If your dog is not friendly with other dogs, focus on increasing your dog’s mental exercise at home.

Mental exercise is just as tiring to dogs as physical exercise!

Try adding at least one 30-minute training session every day. Practice basic commands like sit, down, stay, come, leave it, go to your mat, touch (hand target), shake, watch me, etc.

Reward Eye Contact

Before you venture out into the world, practice some training exercises that encourage eye contact, focus, and attention on the handler. Here is a great game for encouraging eye contact:

Made You Look

Hold some treats in your closed fist with your arm outstretched to the side.

Your dog will probably stare at your closed fist. Be patient and watch your dog like a hawk.

The moment your dog flicks his eyes towards your face for a second, say “yes” and give him a treat from your hand.

Repeat and practice in different environments. This training game will reinforce your dog for choosing to look at you. This will come in handy later.

Step 2. Dog= Chicken

Now it is time to start doing some training around other dogs. If possible, recruit a friend with a calm, neutral dog to help you with the first steps of the process.

Use a delicious treat that your dog never gets under any other circumstances.

We recommend small pieces of roast beef or rotisserie chicken (with skin removed).

Start with your helper and helper dog at an extremely far distance. You want to set your dog up to be successful during the first session.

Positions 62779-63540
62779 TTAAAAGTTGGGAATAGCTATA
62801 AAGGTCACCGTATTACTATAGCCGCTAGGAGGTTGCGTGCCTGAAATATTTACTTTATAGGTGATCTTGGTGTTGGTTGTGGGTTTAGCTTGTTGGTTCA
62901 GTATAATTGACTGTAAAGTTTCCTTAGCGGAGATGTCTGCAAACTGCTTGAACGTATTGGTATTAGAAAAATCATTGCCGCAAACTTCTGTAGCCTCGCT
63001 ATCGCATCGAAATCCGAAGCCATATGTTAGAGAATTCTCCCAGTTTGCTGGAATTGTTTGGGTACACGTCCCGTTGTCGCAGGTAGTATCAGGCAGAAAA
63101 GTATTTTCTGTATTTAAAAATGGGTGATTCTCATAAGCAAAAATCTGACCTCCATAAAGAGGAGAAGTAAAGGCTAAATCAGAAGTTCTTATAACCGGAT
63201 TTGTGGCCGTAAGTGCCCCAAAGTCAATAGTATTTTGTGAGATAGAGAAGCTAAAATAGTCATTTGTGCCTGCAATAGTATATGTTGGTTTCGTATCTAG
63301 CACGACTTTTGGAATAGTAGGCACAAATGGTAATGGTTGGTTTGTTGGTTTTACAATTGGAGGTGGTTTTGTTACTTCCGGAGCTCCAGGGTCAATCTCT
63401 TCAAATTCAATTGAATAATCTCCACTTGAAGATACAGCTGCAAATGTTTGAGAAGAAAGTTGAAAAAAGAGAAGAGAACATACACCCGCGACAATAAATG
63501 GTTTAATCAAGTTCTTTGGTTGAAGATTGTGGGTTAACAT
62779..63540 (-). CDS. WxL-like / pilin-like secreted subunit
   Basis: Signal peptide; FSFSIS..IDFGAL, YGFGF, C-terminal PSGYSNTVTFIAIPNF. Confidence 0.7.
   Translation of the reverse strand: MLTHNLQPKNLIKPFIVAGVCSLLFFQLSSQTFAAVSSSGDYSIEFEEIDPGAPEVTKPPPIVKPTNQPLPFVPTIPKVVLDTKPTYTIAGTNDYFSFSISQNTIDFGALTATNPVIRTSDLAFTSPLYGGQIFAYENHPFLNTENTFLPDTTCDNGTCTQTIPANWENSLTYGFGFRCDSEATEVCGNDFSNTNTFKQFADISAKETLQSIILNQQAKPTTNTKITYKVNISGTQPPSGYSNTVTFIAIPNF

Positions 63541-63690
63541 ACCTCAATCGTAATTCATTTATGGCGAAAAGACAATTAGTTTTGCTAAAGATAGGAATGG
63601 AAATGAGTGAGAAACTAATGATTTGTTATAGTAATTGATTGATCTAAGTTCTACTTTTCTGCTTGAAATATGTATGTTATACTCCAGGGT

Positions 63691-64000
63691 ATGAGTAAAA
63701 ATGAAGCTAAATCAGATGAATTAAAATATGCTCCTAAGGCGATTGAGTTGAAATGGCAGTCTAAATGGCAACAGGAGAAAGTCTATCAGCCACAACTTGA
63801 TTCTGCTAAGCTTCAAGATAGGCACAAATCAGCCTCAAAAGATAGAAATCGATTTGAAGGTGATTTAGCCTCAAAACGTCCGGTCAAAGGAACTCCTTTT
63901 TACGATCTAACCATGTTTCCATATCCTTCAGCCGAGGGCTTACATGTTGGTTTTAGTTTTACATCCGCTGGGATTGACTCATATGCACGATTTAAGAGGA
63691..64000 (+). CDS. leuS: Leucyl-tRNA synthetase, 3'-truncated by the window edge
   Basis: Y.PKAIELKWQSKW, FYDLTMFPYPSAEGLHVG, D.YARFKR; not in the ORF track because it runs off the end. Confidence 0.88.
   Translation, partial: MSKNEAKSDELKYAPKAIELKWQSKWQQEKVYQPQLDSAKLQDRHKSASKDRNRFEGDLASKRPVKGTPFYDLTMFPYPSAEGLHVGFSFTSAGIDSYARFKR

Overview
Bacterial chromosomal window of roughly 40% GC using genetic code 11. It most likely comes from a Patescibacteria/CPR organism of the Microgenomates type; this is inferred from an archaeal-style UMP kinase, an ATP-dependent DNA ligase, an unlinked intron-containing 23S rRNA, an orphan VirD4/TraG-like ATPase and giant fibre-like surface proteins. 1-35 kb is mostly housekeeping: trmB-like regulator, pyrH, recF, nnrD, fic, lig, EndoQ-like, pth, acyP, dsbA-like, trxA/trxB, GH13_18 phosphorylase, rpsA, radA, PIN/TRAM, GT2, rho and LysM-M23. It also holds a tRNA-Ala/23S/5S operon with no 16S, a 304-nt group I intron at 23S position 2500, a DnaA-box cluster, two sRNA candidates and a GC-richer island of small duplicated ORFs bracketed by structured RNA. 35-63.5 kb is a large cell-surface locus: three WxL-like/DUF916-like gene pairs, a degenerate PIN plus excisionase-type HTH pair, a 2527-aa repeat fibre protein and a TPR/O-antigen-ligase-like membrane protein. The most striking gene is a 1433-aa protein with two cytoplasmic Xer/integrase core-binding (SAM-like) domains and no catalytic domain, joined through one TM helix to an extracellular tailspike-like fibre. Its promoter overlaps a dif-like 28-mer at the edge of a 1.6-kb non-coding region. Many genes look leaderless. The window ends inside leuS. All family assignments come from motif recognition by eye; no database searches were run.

Walk your dog around the practice area and anytime the other dog comes into his field of vision, praise him in a happy voice and start feeding him tiny bits of chicken.

As soon as you move into an area where the dog is no longer in sight, stop giving rewards.

Your dog is learning that the presence of another dog means great things will come from his handler!

Over time, you should be able to get closer and closer to the other dog in your practice sessions.

In time, your dog will automatically look at you when he sees another dog in the distance because he knows that he is about to get an awesome payoff!

Step 3. In the Real World

Carry a treat pouch with your dog’s special training treat when you go on walks.

Try to be alert and keep as much space between you and other dog walkers as possible.

As soon as you see another dog in the neighborhood, start praising and feeding chicken.

Alter your direction if you are going to pass too close to the other dog.

Try to always keep your dog below his threshold (i.e. the point where he will react towards another dog).

Keep feeding and praising while the other dog is in sight. Stop when the dog disappears.

Praise and feed even if your dog barks or lunges at the other dog. Remember, you are not rewarding the behavior, you are changing your dog’s emotional response to the presence of another dog.

You want your dog to think: other dogs = good things!

Training Plan Summary

This training plan really works but it takes time, commitment, and patience.

Your dog’s behavior will not change overnight, but you should start seeing some improvements within a few weeks.

There will be awesome days and there will be days where you have setbacks. That is ok!

Stick with it and after a year, it will be like you are walking a completely different dog!

This training plan will help you expand the world for your dog so that you can take him on fun adventures, and it will accomplish that goal without fear or pain.

When you use positive training to work with your dog through a challenging behavior like leash reactivity, it creates an unbelievable bond between the dog and the handler.

If you follow this guide and use positive training tactics, your relationship with your dog will be stronger than ever.

What Not to Do

Now let’s take a moment to explain why punishing leash reactivity does not work, even though it might seem like the obvious way to stop “bad behavior.”